The major endocrine regulators of the female reproductive tract are 17β-estradiol (E2) and progesterone (P4). This review discusses our recent work related to the roles of E2 and P4 and their receptors, estrogen receptor 1 (ESR1) and progesterone receptor (PR), respectively, in the neonatal uterus. Neonatal uterine cells in mice are mitogenically responsive to estrogens, but neonatal ovariectomy does not inhibit pre-weaning uterine cell proliferation, indicating that this process does not require endogenous estrogens. Neonatal uterine cell proliferation could result from ligand-independent growth factor activation of ESR1, or be independent of ESR1 neonatally despite its obligatory role in adult uterine epithelial proliferation. To determine the role of ESR1 in uterine development, we analyzed cell proliferation and uterine gland development (adenogenesis) in wild-type (WT) and Esr1 knockout (Esr1KO) mice postnatally. Our results indicate that pre-weaning uterine cell proliferation and adenogenesis are independent of ESR1, but these processes become dependent on E2/ESR1 signaling for maintenance and further proliferation and uterine growth during puberty. How pre-weaning uterine cell proliferation and adenogenesis occur independently of E2/ESR1 signaling remains unknown, but ligand-independent activation of ESR1 is not involved in this process. The synthetic glucocorticoid dexamethasone (Dex) inhibits luminal epithelial (LE) proliferation in neonatal mouse uteri, but it has been unclear whether Dex effects were mediated by glucocorticoid receptor (GR) and/or PR. We have used PR knockout (PRKO) mice to test whether PR is required for Dex inhibition of LE proliferation. Our results indicate that maximal inhibitory Dex effects on uterine LE proliferation require PR, possibly reflecting Dex crosstalk with PR. Inhibitory effects of Dex and P4 on LE proliferation may also involve GR binding, as indicated by the small but significant inhibition of LE proliferation by both Dex and P4 in PRKO mice.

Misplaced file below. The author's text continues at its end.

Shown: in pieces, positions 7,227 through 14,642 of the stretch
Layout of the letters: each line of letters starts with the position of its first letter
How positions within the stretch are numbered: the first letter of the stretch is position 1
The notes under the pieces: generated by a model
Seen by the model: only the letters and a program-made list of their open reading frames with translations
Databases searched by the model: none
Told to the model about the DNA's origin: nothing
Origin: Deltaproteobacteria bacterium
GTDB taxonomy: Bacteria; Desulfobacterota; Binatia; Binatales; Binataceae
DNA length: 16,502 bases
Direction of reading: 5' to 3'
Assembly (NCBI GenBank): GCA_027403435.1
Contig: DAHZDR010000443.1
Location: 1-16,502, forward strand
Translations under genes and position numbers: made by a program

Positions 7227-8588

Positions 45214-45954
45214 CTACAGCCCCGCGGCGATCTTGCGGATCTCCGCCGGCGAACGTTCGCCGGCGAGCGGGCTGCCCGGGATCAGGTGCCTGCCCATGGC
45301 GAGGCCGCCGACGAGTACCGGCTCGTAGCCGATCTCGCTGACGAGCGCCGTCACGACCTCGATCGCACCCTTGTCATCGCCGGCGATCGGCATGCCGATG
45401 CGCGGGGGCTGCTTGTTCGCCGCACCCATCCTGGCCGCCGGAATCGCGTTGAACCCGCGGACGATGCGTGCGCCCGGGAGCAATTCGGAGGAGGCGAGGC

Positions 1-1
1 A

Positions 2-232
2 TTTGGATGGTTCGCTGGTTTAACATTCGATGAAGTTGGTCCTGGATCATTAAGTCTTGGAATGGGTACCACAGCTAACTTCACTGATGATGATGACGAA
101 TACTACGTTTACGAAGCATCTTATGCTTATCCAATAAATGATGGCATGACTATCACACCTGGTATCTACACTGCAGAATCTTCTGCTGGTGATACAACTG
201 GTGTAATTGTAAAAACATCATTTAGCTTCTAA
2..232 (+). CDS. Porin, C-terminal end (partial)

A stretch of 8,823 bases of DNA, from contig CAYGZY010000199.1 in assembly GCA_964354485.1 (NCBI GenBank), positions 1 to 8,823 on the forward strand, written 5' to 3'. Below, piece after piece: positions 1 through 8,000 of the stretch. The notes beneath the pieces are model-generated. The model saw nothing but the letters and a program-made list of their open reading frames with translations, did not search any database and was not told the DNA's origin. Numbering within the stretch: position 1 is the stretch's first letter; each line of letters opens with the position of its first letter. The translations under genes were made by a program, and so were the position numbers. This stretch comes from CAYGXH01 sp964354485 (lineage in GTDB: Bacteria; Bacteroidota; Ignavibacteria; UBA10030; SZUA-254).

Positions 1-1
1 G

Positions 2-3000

|Original language||English (US)|
|Number of pages||7|
|State||Published - Jan 1 2015|
ASJC Scopus subject areas
- Animal Science and Zoology